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U.S. sanctions Iranians for hacking American, foreign colleges

By
Susan McFarland
An Iranian woman holds a poster depicting U.S. President Donald Trump at the Azadi Square in Tehran, Iran. Friday, the U.S. Treasury announced sanctions against 9 Iranians and one entity over cyber security. File Photo by Abedin Taherkenareh/EPA-EFE
An Iranian woman holds a poster depicting U.S. President Donald Trump at the Azadi Square in Tehran, Iran. Friday, the U.S. Treasury announced sanctions against 9 Iranians and one entity over cyber security. File Photo by Abedin Taherkenareh/EPA-EFE

March 23 (UPI) -- The Trump administration on Friday sanctioned nine Iranian nationals and one entity, officials say for hacking into hundreds of universities and stealing massive amounts of data and intellectual property.

The indictment by the Department of Justice said the hackers worked in behalf of Iran's Islamic Revolutionary Guard Corps and other government clients. The Treasury Department sanctioned the Iranians and the hacker network they worked for, the Mabna Institute.

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"Iran is engaged in an ongoing campaign of malicious cyber activity against the United States and our allies. We will not tolerate the theft of U.S. intellectual property, or intrusions into our research institutions and universities," said Treasury Under Secretary Sigal Mandelker. "[We] will continue to systematically use our sanctions authorities to shine a light on the Iranian regime's malicious cyber practices, and hold it accountable for criminal cyberattacks."

Officials said the Mabna Institute contracted with Tehran and private firms to conduct massive, coordinated cyber intrusions into computer systems belonging to at least 144 U.S.-based universities and 176 schools in 21 other countries.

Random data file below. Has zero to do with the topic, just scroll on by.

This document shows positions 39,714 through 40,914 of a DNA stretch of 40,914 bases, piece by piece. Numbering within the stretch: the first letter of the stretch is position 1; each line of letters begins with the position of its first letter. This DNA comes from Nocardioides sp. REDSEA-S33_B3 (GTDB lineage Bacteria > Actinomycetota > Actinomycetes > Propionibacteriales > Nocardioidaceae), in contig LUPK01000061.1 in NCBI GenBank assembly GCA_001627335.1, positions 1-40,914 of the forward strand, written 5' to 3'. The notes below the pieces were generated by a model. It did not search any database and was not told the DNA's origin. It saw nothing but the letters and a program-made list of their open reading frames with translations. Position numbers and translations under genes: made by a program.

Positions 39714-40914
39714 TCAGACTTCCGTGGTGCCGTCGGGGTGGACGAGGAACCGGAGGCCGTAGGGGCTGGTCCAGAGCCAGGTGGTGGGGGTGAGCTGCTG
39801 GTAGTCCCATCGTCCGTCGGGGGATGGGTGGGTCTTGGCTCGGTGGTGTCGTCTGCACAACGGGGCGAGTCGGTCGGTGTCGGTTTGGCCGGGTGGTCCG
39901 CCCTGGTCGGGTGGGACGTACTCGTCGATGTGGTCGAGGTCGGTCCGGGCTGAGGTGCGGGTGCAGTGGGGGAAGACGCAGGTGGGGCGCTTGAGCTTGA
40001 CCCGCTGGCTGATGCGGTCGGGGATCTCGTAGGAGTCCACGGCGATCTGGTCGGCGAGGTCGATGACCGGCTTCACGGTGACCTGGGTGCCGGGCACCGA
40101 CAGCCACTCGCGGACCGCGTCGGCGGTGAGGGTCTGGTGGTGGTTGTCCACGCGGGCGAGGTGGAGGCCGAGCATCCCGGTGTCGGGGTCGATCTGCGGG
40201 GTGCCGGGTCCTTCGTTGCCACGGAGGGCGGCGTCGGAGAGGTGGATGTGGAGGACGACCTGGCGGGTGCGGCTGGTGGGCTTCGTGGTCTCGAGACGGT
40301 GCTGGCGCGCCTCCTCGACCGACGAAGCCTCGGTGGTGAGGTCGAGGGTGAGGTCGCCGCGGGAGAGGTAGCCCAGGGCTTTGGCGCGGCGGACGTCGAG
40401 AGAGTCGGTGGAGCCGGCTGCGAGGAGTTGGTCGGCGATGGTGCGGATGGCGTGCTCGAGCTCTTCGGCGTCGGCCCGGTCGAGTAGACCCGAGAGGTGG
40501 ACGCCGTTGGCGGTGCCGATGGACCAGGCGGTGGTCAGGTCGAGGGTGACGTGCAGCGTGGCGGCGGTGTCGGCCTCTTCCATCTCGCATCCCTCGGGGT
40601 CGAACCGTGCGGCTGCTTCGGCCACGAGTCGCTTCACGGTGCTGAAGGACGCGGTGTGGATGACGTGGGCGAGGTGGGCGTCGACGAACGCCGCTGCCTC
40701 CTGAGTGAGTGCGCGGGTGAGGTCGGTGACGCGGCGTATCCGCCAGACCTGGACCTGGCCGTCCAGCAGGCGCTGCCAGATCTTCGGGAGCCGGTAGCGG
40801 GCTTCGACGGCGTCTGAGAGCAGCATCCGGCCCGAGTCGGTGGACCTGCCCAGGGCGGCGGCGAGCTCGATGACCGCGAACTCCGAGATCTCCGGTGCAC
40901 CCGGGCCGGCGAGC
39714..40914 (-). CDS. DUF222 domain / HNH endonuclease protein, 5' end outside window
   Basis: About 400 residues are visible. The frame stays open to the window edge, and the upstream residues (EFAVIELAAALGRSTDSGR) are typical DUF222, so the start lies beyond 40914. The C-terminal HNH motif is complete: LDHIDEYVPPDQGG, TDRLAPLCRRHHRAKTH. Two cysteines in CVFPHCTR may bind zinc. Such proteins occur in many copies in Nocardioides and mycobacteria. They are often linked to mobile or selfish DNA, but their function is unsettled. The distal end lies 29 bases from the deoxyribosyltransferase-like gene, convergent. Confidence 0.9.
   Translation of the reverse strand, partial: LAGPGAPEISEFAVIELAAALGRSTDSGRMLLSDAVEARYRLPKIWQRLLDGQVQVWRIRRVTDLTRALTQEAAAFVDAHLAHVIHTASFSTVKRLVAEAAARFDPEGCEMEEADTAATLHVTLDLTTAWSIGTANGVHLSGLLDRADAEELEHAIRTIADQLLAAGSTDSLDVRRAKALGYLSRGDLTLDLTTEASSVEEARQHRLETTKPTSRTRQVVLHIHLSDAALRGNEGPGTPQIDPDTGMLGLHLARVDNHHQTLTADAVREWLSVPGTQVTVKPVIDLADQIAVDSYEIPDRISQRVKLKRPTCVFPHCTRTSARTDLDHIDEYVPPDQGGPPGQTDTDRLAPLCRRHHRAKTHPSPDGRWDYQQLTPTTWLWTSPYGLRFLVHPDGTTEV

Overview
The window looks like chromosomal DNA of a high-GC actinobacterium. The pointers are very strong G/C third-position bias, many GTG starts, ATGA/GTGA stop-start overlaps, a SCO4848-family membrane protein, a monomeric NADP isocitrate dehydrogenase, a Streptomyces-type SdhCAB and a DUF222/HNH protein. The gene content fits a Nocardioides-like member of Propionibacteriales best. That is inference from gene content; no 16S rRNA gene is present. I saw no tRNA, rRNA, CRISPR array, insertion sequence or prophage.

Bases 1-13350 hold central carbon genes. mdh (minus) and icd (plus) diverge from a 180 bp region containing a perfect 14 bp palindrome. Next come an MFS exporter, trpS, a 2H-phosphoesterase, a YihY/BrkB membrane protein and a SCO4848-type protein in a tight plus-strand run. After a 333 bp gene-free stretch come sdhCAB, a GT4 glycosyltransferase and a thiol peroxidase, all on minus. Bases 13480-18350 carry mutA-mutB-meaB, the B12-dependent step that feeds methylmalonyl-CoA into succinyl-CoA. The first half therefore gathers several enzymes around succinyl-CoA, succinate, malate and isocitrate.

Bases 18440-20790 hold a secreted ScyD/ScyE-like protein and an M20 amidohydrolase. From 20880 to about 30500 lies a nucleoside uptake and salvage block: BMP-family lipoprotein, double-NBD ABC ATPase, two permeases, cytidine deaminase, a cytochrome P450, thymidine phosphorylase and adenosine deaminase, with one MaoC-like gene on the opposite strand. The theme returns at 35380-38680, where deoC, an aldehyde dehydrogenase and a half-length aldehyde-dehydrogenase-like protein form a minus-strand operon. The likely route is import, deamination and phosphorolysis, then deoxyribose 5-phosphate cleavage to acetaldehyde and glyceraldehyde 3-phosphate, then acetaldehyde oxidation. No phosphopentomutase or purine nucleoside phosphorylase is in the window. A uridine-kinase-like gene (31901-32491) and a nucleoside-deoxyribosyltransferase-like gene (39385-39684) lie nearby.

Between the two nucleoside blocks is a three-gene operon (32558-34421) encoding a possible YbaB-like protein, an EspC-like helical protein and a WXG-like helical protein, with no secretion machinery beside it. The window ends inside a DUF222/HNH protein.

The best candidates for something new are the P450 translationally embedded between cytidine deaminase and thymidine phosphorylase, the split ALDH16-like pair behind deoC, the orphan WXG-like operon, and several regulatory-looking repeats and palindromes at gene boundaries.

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The stolen data was used to aid Iran's Islamic Revolutionary Guard Corps and sold within Iran through at least two websites. Login credentials belonging to university professors were also stolen and used to access online library systems, the Treasury said.

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U.S. Attorney Geoffrey Steven Berman said the crackdown is one of the largest state-sponsored hacking campaigns ever prosecuted by the Department of Justice.

"We have unmasked criminals who normally hide behind the ones and zeros of computer code. ... The hackers targeted innovations and intellectual property from our country's greatest minds," Berman said. "These defendants are now fugitives from American justice, no longer free to travel outside Iran without risk of arrest. The only way they will see the outside world is through their computer screens, but stripped of their greatest asset -- anonymity."

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FBI Director Christopher Wray said the sanctions highlight the Trump administration's commitment to "vigorously pursue those that threaten U.S. property and security."

"We will protect our innovation, ideas and information, and we will use every tool in our toolbox to expose those who commit these cyber crimes," Wray said. "Our memory is long; we will hold them accountable under the law, no matter where they attempt to hide."

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